Sadness, surprise as layoffs sink in
By Gordon Y.K. Pang
Advertiser Staff Writer
By Gordon Y.K. Pang
Del Monte Fresh Produce pineapple workers last night took the news of the shutdown of operations and the loss of their jobs with a mixture of shock, melancholy and resignation.
But they also accepted their fates with the sort of "we'll move on" reaction one might expect from people who spend their days with their hands in dirt and machinery under the hot Kunia sun.
Leonel Leano, 37, said he was disappointed that the company had made the decision to close earlier than the deadline that had been announced previously.
"We were expecting it before, but it was supposed to be December 2008," said Leano, a truck driver for the past five years. "That's what everybody was hoping."
Leano has already made contingency plans. Besides working his full-time job at Del Monte, he has been putting in 40 hours a week "part-time" at a hybrid corn operation down the hill.
"It was kinda hard (on the family), but we had to because we knew this was going to shut down," he said, noting that about 20 Del Monte workers also have been doing the same thing. "We sleep only about four hours."
He makes $13.66 an hour at Del Monte, and about the same at his other job.
Leano and his wife, a caregiver, live in Wahiawa with two children, ages 15 and 10.
But he said he's most worried about some of the others who are losing their jobs. "I feel so bad for the old guys," he said. "They're going to be having a hard time finding jobs."
Leano, who left the Ilocos Norte region of the Philippines 11 years ago to work for the plantation, thought there was irony in the shutdown.
"That's kinda funny, yeah, because Del Monte came (to the Philippines) to hire us," he said.
The workers were told that the crop they had been tending since February would be left in the ground and maybe even uprooted and destroyed rather than harvested.
Asked if he was angry at that, Leano shrugged. "I feel bad, but I cannot do anything."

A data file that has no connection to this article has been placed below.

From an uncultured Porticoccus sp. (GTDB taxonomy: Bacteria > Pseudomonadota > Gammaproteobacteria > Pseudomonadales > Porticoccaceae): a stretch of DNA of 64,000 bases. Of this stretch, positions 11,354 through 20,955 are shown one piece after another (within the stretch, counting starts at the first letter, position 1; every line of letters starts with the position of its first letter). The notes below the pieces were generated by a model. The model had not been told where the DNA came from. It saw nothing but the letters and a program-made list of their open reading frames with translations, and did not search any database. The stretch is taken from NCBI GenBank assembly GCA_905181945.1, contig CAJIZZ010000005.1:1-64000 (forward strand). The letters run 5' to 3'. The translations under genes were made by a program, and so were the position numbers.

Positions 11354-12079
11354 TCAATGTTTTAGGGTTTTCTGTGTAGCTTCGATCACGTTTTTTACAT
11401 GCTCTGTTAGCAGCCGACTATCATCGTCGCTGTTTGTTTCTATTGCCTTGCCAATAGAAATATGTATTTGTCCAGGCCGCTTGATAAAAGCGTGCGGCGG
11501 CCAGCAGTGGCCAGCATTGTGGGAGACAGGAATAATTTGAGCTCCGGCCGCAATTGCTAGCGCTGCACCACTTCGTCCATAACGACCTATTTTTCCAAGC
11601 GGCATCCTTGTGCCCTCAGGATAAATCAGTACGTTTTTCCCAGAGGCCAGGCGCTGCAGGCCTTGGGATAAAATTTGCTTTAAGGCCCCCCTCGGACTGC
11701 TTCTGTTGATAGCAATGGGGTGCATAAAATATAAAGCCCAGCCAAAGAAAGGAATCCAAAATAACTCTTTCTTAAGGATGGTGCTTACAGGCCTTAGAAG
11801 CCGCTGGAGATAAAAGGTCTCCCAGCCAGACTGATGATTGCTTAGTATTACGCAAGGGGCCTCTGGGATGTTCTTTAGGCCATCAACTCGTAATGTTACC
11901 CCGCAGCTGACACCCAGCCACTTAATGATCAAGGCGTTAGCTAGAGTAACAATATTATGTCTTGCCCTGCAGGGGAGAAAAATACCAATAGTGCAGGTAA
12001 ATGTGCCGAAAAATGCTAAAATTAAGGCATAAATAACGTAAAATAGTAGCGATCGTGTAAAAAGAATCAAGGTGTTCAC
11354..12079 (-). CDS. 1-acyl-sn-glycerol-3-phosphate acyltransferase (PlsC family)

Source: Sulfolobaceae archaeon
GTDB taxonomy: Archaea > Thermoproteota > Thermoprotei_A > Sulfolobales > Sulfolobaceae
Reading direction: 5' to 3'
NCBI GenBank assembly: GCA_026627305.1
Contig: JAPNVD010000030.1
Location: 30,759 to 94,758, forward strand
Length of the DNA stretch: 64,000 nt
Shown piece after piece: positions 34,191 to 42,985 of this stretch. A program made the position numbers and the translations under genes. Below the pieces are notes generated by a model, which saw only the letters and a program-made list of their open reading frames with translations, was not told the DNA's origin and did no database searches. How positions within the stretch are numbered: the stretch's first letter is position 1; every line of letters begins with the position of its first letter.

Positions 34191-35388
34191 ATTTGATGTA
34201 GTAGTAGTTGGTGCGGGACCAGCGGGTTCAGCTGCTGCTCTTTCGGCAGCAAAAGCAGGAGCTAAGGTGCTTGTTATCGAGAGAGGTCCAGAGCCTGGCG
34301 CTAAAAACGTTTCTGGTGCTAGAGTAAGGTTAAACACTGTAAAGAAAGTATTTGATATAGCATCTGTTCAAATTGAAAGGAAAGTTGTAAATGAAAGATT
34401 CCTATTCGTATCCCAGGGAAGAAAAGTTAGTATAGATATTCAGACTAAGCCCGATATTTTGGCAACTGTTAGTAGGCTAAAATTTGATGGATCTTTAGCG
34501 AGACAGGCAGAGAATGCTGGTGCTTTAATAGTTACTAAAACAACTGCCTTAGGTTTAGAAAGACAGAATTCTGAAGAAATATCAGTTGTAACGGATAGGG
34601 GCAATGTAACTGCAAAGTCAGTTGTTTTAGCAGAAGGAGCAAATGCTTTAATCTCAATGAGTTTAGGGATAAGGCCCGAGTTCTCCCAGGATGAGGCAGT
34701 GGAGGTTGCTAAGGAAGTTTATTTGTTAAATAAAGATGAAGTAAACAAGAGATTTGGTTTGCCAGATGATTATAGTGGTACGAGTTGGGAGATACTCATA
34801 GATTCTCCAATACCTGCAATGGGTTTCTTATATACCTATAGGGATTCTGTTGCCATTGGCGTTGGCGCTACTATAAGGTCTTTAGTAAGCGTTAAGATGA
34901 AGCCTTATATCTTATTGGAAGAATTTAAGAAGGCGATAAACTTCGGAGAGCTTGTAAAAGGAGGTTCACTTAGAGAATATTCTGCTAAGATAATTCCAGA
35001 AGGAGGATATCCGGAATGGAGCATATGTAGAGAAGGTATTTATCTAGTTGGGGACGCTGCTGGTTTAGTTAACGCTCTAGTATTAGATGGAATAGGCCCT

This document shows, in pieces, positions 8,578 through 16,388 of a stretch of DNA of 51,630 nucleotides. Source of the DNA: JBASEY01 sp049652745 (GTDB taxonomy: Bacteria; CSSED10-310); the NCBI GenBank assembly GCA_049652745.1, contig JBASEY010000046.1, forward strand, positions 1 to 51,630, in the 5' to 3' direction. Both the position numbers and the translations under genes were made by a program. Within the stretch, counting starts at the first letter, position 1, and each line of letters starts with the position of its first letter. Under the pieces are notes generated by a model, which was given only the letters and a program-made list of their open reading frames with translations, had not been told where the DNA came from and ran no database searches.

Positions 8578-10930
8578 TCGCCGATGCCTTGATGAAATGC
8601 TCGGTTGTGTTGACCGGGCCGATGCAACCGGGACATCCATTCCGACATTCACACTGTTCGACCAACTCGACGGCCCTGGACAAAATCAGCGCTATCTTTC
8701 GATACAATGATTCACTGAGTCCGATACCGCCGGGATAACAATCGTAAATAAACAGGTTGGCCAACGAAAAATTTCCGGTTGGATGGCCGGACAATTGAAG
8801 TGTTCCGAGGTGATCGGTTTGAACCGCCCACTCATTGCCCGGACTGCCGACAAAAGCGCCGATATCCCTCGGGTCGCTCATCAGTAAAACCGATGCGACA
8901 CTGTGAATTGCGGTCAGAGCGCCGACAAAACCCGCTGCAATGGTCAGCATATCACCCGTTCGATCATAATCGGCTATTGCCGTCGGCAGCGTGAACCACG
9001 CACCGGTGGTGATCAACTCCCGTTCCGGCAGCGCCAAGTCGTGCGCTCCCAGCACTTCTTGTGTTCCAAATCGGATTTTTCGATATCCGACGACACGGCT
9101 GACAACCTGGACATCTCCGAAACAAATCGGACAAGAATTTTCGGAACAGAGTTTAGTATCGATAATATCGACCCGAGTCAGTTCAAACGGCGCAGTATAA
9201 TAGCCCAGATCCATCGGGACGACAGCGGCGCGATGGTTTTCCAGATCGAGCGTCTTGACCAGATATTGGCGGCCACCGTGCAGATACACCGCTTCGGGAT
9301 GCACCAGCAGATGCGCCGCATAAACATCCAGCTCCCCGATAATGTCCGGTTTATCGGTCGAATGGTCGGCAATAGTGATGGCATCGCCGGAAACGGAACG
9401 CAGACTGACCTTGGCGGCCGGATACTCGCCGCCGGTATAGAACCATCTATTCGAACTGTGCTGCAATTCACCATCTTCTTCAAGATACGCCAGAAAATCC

Benny Roldan, a 36-year-old forklift operator, was among about 17 people who were laid off on Monday. But even then, he said, company officials spoke about shutting down after the final harvest in 2008, and there was no hint that it would happen any sooner.
The family has gotten a double-whammy from Del Monte.
Roldan's wife, Nora, 37, was laid off from the company's Waiakamilo facility and now works in a nursing home. Both are from the Philippines and met here while working for the plantation.
The two and their boys, 11-year-old Marvin and 6-year-old Jomar, live in a plantation house that they rent for $222 a month.
"I'd like to keep the house," Benny Roldan said. He pleaded with Gov. Linda Lingle, other politicians and the companies involved to help their situation. "Hopefully, somebody will take it over. Especially the housing, I hope they keep the housing for us."
Roldan said he's not worried about getting a job, noting that he is taking a commercial driving class, which is being paid for by Del Monte. He hopes to graduate in January.
Willy Tasani, a 51-year-old construction mechanic, also said he believes his work skills can be put to good use at another job.
"Welding was my major," he said, adding that he got an associate's degree from Leeward Community College.
"I will use my skills to find a job," he said, adding that he has a commercial driver's license and mechanic skills.
Come January, Tasani would have put in 21 years at Del Monte.
"I started out in a hard job. May 9, 1985, I arrived here (from Ilocos Norte). And then I was a seasonal worker starting in August."
Tasani and his wife, a housekeeper at Pearl Harbor, own a house at Poamoho Camp, a place politicians and others have been trying to save for the plantation workers. The couple has two girls, one in community college and the other in intermediate school.
Tasani makes $18 an hour and his wife gets paid "not bad," he said.
"The thing I worry about is the people who get less experience," he said.
Froiland Madriaga, 43, a drip operator the past 10 years, said he was surprised by the shutdown and is not quite sure what he will do.
His main worry, he said, is whether he and his wife, a housekeeper at Schofield Barracks, will be able to to make their $1,800 monthly mortgage payment on the house they bought four years ago. "It's some big bucks," he said. "If they close, what ... am I going to do?"
Nonetheless, Madriaga was hopeful. "At least I know I can find a job," he said, noting that he is good with plants.
Madriaga and his wife, originally from Ilocos Norte, moved to Hawai'i 11 years ago from San Francisco where he was a maintenance man. Madriaga said he had no regrets working for the plantation or coming to Hawai'i.
"I like the weather," he said, managing a smile.
Reach Gordon Y.K. Pang at firstname.lastname@example.org.